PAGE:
Anchored around core concepts and immediately applicable tools, a large first cohort, drawn from a diverse range of industries and markets, embarked on a highly interactive journey, which featured 24/7 access to the latest research captured in an engaging way, live faculty sessions, guest speakers, cohort discussions, personalized assignments and peer reviews.

Thanks to the success of the inaugural sprint, which received excellent feedback scores, IMD will offer further sprints on different topic areas in 2022.

Mike Wade

Sprint participants…

  • Gained fresh knowledge and insights: 4.8/5
  • Live sessions: 4.7/5

Stepping into virtual reality

In 2021, IMD rolled out stunning and innovative virtual reality (VR) technology in its programs as part of new, immersive learning experiences. The institute partnered with Jenson 8, a pioneer in the field of pedagogically-driven VR, to offer experiential learning to all participants, regardless of location.

The platform uses VR to enable teams and individuals to challenge their limitations and develop new skills in ways that can enhance or replace existing techniques.

Nestlé’s VR experience at IMD
Nestlé’s VR experience at IMD

“Experiential learning is really important to drive impact,” Director of Programs and Learning Design Paul Hunter said. “It’s great to expand our knowledge, tools and frameworks to build skills, but where the rubber meets the road is where you put that into practice. Virtual reality allows us to do this regardless of location in a way that is game-changing.”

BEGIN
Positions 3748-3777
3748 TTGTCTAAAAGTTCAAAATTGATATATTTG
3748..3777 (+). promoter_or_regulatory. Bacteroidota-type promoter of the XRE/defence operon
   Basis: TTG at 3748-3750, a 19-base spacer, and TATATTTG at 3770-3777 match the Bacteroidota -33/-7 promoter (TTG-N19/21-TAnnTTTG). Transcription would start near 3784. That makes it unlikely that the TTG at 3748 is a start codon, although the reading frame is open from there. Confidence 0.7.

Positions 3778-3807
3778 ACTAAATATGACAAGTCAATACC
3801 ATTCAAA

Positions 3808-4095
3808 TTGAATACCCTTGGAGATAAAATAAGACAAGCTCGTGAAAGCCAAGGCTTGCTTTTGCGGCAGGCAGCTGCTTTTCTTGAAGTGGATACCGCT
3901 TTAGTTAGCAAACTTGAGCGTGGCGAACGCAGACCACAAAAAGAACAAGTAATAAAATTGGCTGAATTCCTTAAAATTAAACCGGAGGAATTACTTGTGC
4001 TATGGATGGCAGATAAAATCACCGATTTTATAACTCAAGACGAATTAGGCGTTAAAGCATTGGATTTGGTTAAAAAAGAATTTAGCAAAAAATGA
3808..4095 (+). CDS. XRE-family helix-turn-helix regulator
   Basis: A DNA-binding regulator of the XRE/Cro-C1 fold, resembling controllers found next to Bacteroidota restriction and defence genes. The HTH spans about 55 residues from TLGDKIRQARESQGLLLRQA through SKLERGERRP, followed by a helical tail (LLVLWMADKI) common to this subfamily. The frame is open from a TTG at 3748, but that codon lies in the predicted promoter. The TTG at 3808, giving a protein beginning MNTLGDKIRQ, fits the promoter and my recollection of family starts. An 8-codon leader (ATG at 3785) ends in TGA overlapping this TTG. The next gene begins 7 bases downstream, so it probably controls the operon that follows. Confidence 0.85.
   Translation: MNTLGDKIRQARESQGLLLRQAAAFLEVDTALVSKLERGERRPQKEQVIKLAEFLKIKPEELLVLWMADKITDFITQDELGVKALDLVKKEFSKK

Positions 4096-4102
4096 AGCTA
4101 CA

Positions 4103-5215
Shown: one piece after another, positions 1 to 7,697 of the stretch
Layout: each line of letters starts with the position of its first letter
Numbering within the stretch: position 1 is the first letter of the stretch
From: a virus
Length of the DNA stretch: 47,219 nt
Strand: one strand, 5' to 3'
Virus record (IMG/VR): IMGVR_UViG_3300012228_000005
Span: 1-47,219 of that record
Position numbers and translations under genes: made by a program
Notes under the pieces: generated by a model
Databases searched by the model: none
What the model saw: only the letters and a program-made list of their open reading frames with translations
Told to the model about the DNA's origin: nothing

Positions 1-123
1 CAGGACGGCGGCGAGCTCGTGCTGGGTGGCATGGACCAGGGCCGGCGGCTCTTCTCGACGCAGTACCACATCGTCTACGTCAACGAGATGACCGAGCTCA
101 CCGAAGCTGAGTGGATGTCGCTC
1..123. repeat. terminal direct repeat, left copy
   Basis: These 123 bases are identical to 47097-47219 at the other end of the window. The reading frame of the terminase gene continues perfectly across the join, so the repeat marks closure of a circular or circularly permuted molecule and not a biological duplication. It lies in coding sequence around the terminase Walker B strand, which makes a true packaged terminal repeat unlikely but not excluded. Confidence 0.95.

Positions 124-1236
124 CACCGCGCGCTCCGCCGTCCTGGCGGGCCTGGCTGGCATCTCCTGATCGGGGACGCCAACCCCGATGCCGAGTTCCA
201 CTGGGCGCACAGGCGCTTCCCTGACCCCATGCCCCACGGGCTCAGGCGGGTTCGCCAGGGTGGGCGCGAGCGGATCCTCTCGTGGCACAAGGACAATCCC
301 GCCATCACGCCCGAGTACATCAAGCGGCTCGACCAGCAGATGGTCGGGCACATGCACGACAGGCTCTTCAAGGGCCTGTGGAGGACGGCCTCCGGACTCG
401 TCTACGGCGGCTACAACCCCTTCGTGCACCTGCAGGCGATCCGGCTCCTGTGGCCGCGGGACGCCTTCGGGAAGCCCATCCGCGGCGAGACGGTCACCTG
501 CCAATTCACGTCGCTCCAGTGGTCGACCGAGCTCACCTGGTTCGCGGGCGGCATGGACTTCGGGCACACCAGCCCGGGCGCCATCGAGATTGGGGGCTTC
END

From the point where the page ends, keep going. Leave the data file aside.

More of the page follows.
VR was deployed in a range of custom and open programs, including one impactful simulation in which VR headsets open up a world in which a spaceship has crashed and the whole team, whether on campus or connecting remotely, has to work together to construct an escape plan before the last rocket leaves the planet.

Experiential team learning with VR
Experiential team learning with VR

Participants need to demonstrate excellent collaboration, effective communication and strong strategic thinking to succeed. All of this takes place in a high-pressure, fast-changing environment, which stretches individuals beyond their comfort zones and allows them to adopt a number of roles to gain different perspectives.

This is a whole body, immersive experience and that is the best kind of learning there is.
Tania Hector, Global Head of Learning and Development, Nestlé